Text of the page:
Tag Archives: Anger

Poetry: Swift To Hell

Poetry I have written for my wife, Rebecca. Presented for the first time anywhere. Visit her blog at My Faces of Life.

I shall lay waste to cities
fell mountains to rubble
drain oceans azure green.

I will melt arctic ice
eviscerate whole planets
shoot the moon dead.

I will vaporize the stars
pull the sun from orbit
tilt earth on its axis.

Aye, these things I’d do
to find the vile demon
that has harmed my love.

And if he should be
cold dead in the ground
lying there falsely.

Then to his coffin I’d go
crush him bone to bone
and send him swift to hell.

Poetry: I Capitulate

A cold cloak
chills
my aged bones it
belies
those crimson eyes
those smoldering orbs
those smoking windows
of despair

and yet
I draw closer
I capitulate
I accede
in the knowing
of what is
and what was
and what will
never be
with one touch I’m
entombed
then asphyxiated
then extinguished

my ashes
barely glancing
your frozen ground
your dead horizon
your nuclear dust
before they are
pulverized and
obliterated
beyond the echo
of your
terrifying laugh.

Poetry: Therein

Therein lies your beauty
testify to me no longer
of dandelions and daffodils
of butterflies and bumblebees
do not chant as crows
beyond sight scatter
then gather
in frigid naked trees
diseased with
discord
disaffection
malfeasance.

The recompense for
transgressions
lays waste to beauty’s cache
of finery
of magnificence
of splendor
do not disgorge sorrows
breathlessly
from your heaving chest
that conclave of muted
dreams vague and dreary
do not yearn
for lovely things
that
evade you
elude you
avoid you.

Talk then of
gnarled paths
overgrown with weeds
and thick brush
and rotting moss
sing soft melancholies
into indifferent airs
scatter
your tributes breathlessly
entreat this soul
to yearn ache desire
for hues of sustenance
those colors
those images
those portraits
of secret truth
lying in wait
for the impact
of despair
dismay
distress.

Therein lies your beauty
your truth
and your essence
yet do not brave
the chasm for
it is conquered
it is besieged
it is occupied
by forlorn sages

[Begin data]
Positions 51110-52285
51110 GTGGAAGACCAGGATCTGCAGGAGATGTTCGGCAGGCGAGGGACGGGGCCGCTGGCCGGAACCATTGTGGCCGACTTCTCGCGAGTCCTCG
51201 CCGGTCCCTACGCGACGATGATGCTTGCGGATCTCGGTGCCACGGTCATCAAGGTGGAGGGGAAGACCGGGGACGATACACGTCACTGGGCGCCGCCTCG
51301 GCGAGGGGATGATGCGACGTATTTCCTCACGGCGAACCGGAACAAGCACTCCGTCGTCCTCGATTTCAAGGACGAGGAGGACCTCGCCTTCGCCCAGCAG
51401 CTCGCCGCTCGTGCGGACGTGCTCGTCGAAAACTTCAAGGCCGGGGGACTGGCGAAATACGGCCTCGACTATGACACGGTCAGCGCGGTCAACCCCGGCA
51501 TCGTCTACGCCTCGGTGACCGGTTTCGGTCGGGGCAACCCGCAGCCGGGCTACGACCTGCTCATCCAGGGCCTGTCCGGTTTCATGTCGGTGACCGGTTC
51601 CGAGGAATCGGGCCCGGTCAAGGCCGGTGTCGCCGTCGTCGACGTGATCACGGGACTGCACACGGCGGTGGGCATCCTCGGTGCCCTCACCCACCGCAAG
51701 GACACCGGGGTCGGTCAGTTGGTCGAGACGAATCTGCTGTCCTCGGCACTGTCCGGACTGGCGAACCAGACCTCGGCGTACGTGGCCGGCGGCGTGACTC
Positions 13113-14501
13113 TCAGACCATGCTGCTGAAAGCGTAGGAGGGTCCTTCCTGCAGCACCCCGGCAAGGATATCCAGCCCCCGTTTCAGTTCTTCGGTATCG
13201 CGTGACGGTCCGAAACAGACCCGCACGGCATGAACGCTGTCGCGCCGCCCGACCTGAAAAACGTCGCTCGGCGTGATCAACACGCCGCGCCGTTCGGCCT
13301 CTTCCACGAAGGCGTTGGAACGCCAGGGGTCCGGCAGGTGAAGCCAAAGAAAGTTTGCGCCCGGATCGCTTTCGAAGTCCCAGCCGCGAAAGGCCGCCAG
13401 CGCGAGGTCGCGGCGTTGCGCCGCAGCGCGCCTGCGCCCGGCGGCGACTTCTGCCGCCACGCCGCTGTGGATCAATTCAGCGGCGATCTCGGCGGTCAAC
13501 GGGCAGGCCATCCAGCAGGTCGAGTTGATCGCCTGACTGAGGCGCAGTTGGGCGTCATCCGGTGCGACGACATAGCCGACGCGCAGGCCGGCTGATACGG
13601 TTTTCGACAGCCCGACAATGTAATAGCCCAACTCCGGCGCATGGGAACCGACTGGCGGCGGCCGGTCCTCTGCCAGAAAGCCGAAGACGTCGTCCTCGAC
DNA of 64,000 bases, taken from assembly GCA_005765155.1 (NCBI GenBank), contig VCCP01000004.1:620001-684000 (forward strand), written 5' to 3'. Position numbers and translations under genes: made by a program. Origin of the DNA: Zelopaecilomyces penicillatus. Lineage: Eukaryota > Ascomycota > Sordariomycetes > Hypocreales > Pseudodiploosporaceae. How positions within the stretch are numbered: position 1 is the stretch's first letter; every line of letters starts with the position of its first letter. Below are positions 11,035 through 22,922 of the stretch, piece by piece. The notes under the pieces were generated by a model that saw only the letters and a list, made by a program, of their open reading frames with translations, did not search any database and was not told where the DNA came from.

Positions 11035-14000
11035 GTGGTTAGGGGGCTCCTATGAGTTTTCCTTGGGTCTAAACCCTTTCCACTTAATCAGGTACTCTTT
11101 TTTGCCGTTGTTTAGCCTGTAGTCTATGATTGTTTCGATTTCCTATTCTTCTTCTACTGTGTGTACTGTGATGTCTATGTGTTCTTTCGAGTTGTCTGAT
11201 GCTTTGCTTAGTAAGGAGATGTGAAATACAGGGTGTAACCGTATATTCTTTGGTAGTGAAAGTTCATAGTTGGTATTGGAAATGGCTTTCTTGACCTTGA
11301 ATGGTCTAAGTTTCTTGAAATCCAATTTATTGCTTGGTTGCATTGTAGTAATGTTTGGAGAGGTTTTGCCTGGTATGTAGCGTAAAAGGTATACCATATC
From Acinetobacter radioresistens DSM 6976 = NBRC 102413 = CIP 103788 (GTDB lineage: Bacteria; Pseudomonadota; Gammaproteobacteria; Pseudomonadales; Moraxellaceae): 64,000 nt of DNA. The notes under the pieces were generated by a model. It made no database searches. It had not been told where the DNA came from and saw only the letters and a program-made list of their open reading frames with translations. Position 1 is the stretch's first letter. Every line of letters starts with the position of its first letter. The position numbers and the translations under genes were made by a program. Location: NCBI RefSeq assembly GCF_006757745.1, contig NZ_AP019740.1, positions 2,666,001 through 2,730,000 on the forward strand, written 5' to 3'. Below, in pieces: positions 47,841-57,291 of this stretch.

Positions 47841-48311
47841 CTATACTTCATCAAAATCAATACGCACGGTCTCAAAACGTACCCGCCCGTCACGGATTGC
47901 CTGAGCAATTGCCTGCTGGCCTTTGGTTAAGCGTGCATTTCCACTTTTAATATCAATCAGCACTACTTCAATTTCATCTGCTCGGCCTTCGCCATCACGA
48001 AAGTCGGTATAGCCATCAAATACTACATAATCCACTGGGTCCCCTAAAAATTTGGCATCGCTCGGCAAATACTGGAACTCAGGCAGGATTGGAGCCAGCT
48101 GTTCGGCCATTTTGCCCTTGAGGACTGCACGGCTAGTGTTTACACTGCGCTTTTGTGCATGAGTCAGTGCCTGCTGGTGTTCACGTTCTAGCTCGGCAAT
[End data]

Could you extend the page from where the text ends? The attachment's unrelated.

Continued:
aching to know
what chance their hopes had
from casting dreams
and illusions
and secrets
undetected
into blackened pools
of wonder.

Even dread Beelzebub
hot with rage
blindly jealous
with furious hatred
ravenous for vengeance
who rose from putrid ashes
who rose from rancid death
who rose from deadly hell
fiercely intent on doom
is but feeble
and infirm
for scarcely could he
barely could he
set ablaze
reign terror
wreak havoc
on one tenth of
the thousand worlds
within this volatile
and eremitic imagination.

Before Recovery:  Part 5 – Constant Chaos

This is the story of my terribly traumatic childhood, the teenage years of self-discovery and chaos, the onset of alcohol abuse in college, my life as a soldier, the years of drug use, the disintegration of my family, and the dark descent that landed me in jail. I wrote this portion of my story as part of a recovery exercise while I was in treatment. What it lacks in detail, it makes up for in the sheer volume of chaos that alcohol wreaked upon my life.

Part 1: Trauma LegacyPart 2: Wandering LostPart 3: Worlds CollidingPart 4: Heavy Burdens
Constant Chaos
Matthew – Nick – 1997

…..

I went outside my marriage many times. It was easier to have those kinds of experiences rather than to devote anything consequential to my marriage and child. I was devoid of emotion. I was a highly functioning man with hell living in his soul. I began to collect Article 15 Discipline Reports for stupid things: For showing up late for formation. For talking back to an NCO, uniforms not up to specifications…I stayed away from my young family for entire weekends isolating and drinking and suffering. Toward the end I was a drunken mess.